Opening up about your problems can be challenging sometimes, especially when you are the kind of person who prefers to keep it all to yourself.
No matter how life in high school and college taught you that sharing your thoughts and problems to your friends is therapeutic; when you reach adulthood, you start restraining yourself.
Perhaps, it is because you have come to realize that the world does not revolve around your life and that other people, including your friends, have their own problems to deal with.
So most of the time, you end up bottling up your struggles.
Numerous studies have, time and again, proven that talking about your problems and negative feelings can be profoundly healing, a report said.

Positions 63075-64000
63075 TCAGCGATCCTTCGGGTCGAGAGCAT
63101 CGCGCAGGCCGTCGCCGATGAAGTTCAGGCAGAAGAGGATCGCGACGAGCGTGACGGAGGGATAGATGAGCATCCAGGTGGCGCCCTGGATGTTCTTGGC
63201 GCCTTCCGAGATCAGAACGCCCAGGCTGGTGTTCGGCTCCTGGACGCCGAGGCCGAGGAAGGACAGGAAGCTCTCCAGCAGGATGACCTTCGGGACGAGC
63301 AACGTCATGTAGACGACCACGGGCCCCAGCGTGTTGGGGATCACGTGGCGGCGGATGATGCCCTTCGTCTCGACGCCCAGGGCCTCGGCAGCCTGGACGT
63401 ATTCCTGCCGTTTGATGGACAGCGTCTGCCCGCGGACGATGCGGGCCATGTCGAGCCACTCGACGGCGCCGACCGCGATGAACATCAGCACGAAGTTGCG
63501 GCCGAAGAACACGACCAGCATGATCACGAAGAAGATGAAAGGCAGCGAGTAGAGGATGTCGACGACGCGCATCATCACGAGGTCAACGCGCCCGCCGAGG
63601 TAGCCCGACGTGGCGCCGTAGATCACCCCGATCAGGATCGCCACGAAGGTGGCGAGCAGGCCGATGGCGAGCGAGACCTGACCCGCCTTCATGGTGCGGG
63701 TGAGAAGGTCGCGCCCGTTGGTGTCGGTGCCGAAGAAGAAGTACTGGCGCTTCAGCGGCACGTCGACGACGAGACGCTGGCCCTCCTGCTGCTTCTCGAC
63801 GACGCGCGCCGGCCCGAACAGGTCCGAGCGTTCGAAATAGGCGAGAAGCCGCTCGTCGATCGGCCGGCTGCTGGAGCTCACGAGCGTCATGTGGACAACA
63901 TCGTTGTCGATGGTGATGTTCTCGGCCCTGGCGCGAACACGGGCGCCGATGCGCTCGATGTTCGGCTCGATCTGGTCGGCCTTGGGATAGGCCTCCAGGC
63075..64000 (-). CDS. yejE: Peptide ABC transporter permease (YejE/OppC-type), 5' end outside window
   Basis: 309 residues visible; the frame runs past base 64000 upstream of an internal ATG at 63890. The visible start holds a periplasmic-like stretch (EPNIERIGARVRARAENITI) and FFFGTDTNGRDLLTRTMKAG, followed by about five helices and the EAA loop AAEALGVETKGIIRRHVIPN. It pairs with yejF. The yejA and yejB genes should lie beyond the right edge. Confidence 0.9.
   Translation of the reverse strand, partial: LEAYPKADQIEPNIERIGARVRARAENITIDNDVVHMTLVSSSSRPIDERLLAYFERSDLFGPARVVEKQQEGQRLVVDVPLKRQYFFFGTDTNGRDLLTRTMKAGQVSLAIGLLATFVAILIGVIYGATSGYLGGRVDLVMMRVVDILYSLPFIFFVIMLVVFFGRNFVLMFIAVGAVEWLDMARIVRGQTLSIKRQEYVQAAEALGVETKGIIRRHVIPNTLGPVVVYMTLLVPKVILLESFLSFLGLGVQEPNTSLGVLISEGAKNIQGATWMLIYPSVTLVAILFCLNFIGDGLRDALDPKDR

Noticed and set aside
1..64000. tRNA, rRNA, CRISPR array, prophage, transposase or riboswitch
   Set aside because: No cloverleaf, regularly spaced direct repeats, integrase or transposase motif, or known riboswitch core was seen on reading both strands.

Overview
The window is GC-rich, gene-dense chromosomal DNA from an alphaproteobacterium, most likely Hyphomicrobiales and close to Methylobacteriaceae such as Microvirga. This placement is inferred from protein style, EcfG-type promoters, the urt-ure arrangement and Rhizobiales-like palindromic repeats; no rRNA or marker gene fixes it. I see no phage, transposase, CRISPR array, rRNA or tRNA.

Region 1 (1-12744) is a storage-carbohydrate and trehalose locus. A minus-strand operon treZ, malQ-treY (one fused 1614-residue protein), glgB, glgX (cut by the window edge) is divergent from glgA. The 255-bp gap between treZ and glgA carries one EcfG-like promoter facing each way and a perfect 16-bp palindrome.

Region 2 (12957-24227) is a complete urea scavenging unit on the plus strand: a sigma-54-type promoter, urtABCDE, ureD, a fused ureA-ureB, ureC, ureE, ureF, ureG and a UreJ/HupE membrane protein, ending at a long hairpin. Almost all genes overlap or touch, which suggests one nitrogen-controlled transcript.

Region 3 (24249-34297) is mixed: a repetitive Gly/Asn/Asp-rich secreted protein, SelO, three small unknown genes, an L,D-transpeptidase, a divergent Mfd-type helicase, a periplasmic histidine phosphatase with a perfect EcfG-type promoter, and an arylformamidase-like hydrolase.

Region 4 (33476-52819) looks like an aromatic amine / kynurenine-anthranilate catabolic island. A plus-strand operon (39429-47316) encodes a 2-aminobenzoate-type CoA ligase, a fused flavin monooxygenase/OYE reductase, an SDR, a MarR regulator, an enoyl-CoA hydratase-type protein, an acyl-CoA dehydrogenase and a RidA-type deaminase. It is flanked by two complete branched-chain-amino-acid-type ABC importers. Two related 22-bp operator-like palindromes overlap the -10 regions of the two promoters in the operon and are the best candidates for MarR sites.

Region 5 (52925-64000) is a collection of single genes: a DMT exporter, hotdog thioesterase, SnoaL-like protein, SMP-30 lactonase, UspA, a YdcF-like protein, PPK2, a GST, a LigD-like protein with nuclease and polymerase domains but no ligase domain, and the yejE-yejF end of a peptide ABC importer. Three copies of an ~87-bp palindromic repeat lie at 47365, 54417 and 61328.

It can also reduce str
ess, strengthen the immune system, and reduce physical and emotional distress.
Sharing your problems with someone does not mean you’re transferring the burden to a friend but instead, you’re just sharing it. After all, we all need someone who can listen to us.
Writing, study says, can also be a great way to release emotional pain and prevent it from causing further heavy feeling within that might affect your daily life.
Psychologist James Pennebaker noted that writing about your emotional experiences can also improve your mental health. Maybe, it’s the reason, why writing journals and diaries when we were younger felt good.
“The theory that keeping painful secrets is str
essful, increasing the risk of illness, and that self-disclosure, whether spoken or written, relieves the long-term str ess of inhibition, leading to better health,” the study of Pennebaker and his team stated.
So, go on, open up to a friend. That BFF (best friend forever) will surely listen.